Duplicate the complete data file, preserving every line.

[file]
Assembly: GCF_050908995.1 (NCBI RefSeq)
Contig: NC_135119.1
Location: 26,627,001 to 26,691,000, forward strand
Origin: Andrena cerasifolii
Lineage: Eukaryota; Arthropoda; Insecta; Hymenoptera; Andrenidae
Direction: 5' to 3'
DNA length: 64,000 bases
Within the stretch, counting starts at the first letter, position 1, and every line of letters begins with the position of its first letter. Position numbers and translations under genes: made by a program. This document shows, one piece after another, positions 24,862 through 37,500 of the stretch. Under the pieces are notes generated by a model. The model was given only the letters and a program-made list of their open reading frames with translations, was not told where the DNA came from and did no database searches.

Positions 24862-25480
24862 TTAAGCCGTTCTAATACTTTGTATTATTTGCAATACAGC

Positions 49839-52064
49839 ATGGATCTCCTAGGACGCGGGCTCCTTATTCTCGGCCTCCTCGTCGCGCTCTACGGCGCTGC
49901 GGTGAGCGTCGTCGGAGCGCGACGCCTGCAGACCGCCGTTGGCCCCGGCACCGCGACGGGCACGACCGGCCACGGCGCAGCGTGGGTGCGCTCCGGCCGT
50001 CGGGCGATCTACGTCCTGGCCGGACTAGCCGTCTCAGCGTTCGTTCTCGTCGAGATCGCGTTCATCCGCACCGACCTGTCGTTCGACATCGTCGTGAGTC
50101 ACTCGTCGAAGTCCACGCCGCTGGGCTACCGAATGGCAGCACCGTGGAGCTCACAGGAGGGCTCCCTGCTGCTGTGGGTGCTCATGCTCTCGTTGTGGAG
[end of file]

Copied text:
Assembly: GCF_050908995.1 (NCBI RefSeq)
Contig: NC_135119.1
Location: 26,627,001 to 26,691,000, forward strand
Origin: Andrena cerasifolii
Lineage: Eukaryota; Arthropoda; Insecta; Hymenoptera; Andrenidae
Direction: 5' to 3'
DNA length: 64,000 bases
Within the stretch, counting starts at the first letter, position 1, and every line of letters begins with the position of its first letter. Position numbers and translations under genes: made by a program. This document shows, one piece after another, positions 24,862 through 37,500 of the stretch. Under the pieces are notes generated by a model. The model was given only the letters and a program-made list of their open reading frames with translations, was not told where the DNA came from and did no database searches.

Positions 24862-25480
24862 TTAAGCCGTTCTAATACTTTGTATTATTTGCAATACAGC

Positions 49839-52064
49839 ATGGATCTCCTAGGACGCGGGCTCCTTATTCTCGGCCTCCTCGTCGCGCTCTACGGCGCTGC
49901 GGTGAGCGTCGTCGGAGCGCGACGCCTGCAGACCGCCGTTGGCCCCGGCACCGCGACGGGCACGACCGGCCACGGCGCAGCGTGGGTGCGCTCCGGCCGT
50001 CGGGCGATCTACGTCCTGGCCGGACTAGCCGTCTCAGCGTTCGTTCTCGTCGAGATCGCGTTCATCCGCACCGACCTGTCGTTCGACATCGTCGTGAGTC
50101 ACTCGTCGAAGTCCACGCCGCTGGGCTACCGAATGGCAGCACCGTGGAGCTCACAGGAGGGCTCCCTGCTGCTGTGGGTGCTCATGCTCTCGTTGTGGAG